You wouldn’t believe how many so-called scholars try to delegitimize this women by writing such things as – she obviously had a “dubious lack of morals” and exhibited “aberrant sexual behavior,” (what?!!). There are “scholars” who actually call her a “5 time loser” and a “tramp…” “Mixed up with the wrong crowd.” These men reveal much more about their own attitudes toward women than anything found in the text itself.
Karoline Lewis is a biblical scholar who said “too many commentators are preoccupied with sex and the woman’s so-called ‘sin’ and how Jesus ‘forgave’ her. The text itself says nothing of any sin she has committed, nor does Jesus ever forgive her. Jesus’ question about her husband is not a [judgmental dig about] her marital status.” We may hear “Go, call your husband and come back” as a judgment. But why would we hear that and think ‘sin?” That’s not even something she could have controlled anyway – which, of course, doesn’t stop judgers from judging. And haters from hating.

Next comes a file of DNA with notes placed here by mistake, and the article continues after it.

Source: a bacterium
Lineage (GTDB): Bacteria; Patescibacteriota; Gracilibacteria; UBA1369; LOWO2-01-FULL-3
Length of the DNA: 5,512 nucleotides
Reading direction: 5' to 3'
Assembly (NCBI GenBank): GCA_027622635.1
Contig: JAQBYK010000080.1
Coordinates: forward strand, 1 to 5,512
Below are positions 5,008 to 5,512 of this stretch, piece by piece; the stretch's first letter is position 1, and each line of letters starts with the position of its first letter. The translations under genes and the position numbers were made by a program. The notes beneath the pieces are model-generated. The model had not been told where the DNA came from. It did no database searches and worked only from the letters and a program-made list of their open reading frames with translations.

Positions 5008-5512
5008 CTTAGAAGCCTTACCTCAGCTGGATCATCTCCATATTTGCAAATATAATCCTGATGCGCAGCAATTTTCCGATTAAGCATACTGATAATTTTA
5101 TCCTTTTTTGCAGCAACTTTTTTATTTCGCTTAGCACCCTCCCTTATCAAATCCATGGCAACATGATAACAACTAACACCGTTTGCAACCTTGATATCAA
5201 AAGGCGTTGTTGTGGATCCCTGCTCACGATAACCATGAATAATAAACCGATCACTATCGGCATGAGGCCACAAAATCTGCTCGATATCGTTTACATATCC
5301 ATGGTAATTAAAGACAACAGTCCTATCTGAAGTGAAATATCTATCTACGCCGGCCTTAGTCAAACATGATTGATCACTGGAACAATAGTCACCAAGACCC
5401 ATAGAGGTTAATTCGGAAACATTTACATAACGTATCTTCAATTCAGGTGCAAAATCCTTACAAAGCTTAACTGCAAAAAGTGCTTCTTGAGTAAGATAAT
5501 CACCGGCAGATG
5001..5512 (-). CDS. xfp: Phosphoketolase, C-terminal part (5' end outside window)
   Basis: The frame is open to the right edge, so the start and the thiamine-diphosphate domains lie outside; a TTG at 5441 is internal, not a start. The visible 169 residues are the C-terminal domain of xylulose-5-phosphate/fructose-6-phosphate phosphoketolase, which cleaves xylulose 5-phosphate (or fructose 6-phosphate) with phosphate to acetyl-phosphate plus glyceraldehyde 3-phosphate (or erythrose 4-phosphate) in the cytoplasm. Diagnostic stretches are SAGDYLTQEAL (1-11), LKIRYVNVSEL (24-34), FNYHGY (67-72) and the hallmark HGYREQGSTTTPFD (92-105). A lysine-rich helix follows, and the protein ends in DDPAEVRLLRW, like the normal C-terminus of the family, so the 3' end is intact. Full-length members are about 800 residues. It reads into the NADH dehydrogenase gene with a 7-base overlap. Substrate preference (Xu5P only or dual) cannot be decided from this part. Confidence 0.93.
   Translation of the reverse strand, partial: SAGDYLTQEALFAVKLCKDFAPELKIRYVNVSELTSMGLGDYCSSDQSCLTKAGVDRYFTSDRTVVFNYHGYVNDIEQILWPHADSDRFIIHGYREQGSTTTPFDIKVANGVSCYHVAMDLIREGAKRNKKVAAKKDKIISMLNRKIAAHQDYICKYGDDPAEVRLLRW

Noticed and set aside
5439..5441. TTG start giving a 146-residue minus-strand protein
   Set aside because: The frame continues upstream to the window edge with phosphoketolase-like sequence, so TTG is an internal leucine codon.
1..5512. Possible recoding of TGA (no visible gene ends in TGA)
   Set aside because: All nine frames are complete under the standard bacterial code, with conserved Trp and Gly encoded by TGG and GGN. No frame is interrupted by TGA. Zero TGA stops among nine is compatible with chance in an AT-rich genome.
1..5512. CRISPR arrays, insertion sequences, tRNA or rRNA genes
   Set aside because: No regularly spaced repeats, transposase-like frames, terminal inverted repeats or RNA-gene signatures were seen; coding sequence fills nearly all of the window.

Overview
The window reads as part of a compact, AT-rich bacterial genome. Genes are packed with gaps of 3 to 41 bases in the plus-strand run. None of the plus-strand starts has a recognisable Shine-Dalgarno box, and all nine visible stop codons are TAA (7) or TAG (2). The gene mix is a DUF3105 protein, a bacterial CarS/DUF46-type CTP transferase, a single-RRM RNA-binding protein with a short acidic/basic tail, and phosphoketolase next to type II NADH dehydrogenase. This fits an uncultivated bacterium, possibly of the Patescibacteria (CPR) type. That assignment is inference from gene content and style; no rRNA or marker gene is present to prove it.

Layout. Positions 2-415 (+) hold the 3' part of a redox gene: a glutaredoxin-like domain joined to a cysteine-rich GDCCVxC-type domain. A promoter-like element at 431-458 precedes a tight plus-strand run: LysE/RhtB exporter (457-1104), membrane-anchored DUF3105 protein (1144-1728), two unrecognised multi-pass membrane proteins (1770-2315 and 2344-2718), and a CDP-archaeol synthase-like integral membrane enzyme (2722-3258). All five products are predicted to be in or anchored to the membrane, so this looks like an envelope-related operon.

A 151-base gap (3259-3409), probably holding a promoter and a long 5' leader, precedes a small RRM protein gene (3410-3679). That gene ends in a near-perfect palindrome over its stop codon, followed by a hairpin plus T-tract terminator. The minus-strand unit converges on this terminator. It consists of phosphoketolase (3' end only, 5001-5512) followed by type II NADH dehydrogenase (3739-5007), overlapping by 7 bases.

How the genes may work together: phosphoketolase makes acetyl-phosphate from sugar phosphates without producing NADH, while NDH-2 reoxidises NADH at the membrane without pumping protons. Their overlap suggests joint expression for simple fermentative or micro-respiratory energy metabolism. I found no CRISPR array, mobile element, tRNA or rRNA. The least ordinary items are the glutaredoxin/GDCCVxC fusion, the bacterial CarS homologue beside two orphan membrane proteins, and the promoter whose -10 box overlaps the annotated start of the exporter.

After all, remember that women were the revolving property of men – of fathers and husbands and sons. In fact, if her first husband died, in the custom of levirate marriage described in the Bible, she might have had to marry his next available brother, and so on, one after another. No choice involved. Maybe “like Tamar she had been trapped in the custom of levirate marriage and the last male in the family line refused to marry her.”
And yet these scholars persist. She is worthy of Jesus’ attention, if she promises to repent. Or they preach that we should “love the sinner but hate the sin.” As though that looks anything like love. But, as Lewis writes, “sin in the Gospel of John is unbelief.” It is about hearing and then doing nothing with the grace of God. It is seeing people who are thirsty and claiming they wouldn’t be thirsty if they didn’t buy so many iPhones.
Sin is whining and complaining to Jesus, asking but:
"Lord, when did we see you hungry or thirsty or a stranger or naked or sick or in prison, and did not take care of you?" ,
But I tell you, what is sin?